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Norwegian Atmospheric Jellyfish
Norway Jellyfish
Photograph of the creature
Norway Space Map
Map of Norway
Background
Type Atmospheric Beasts
First Sighting January 20th, 2010
Last Sighting Unknown
Country Norway
Habitat {{{Specific Area}}}
Possible Population Small

The Norwegian Atmospheric Jellyfish is an Atmospheric Jellyfish , a type of UFO, sighted in Norway by Per-Arne Milkalsen. The sighting prompted speculations on what the creature really was.

Atmospheric Jellyfish are flying jellyfish that have been sighted floating in the atmosphere. It is mostly known because of its appearance in The Secret Saturdays. According to British scientist, Dr Maggie Alderin-Pocock, the aliens likely exsist.

The Sighting

A strange jellyfish-shaped object spotted hanging in the sky over Norway, may have been caused by light from the aurora being bounced off a space satellite.

If proven it will be the first known case of a satellite reflecting the Northern Lights.

The mysterious phenomenon was photographed last week by amateur photographer Per-Arne Milkalsen over Andenesm, Norway.

The photographer became fascinated with aurorae after working at a rocket launch site in the far north of Norway for 25 years. The northern lights are often visible here because it is so close to the North Pole.

Aurorae are caused by the interaction of the solar wind with Earth’s magnetic field and so are particularly prevalent at the poles where the magnetic forces are strongest.

auroraMr Mikalsen told the Mail Online: ‘I have never seen an object like this before, and I am eager to find an explanation to the phenomenon.’

The photographer first assumed the odd optical effect was a spot on his camera lens. But after he posted his photographs on Spaceweather.com he was inundated with emails from interested experts from around the world.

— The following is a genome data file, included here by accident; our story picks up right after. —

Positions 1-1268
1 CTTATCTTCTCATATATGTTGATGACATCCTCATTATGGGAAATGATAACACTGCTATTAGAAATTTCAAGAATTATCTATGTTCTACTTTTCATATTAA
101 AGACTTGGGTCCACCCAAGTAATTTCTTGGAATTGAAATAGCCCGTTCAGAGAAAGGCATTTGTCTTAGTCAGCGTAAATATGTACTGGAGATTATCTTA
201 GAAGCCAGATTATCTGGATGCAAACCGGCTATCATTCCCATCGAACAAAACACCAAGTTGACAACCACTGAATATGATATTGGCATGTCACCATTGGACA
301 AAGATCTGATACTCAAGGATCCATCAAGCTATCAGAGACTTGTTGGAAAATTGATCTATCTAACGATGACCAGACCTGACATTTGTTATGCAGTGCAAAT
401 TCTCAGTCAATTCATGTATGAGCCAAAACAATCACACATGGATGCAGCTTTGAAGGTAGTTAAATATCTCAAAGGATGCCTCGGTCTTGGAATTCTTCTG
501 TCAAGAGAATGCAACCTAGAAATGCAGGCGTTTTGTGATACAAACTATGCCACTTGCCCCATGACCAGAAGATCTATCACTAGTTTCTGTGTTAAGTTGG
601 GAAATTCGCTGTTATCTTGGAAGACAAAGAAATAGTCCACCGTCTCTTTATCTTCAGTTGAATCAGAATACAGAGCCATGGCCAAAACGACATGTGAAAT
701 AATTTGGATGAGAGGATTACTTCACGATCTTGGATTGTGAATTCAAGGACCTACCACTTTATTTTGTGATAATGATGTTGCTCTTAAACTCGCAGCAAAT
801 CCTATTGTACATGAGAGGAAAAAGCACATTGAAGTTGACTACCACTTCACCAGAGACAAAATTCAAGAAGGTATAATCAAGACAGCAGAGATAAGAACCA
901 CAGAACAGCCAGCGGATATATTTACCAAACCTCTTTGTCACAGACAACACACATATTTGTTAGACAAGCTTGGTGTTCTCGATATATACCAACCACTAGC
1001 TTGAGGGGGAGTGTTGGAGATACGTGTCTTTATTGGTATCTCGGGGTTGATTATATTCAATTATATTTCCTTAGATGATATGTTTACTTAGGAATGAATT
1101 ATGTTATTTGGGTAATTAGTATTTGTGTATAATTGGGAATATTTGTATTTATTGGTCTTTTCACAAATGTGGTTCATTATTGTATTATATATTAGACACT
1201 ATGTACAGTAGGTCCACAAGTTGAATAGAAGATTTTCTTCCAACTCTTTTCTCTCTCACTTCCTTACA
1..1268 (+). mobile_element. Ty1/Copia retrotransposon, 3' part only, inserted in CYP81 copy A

Lead scientist Truls Lynn Hansen from Tromsø Geophysical Observatory said he doubted the picture, taken on January 20, was due to a simple camera fault.

He told the Mail Online: ‘The “phenomenon” has the same greenish color as the Northern Lights.’

However, Mr Hansen said it was unlikely the Northern Lights could create the optical effect on its own. Instead the aurora might be bouncing off an external source like a satellite.

In this way it would act like an ‘iridium flare.’ The flares are created by sunlight reflecting off iridium satellites. They appear as bright white flashes in the sky.

One problem with this theory is that the light intensity from the Northern Lights is 100,000 times weaker than the sunlight. But Mr Hansen said this did not exclude the satellite reflection hypothesis.

‘The intensity of an intense aurora is not far from the intensity of moonlight,’ he said.

‘And the jellyfish phenomenon is also quite small. Apparently many orders of magnitude down compared to the solar iridium flares.’

But why is it green? One should think it would be white or yellow if it was a reflection from a satellite.

‘So while I am not yet fully convinced it was a satellite – one cannot rule this out.’

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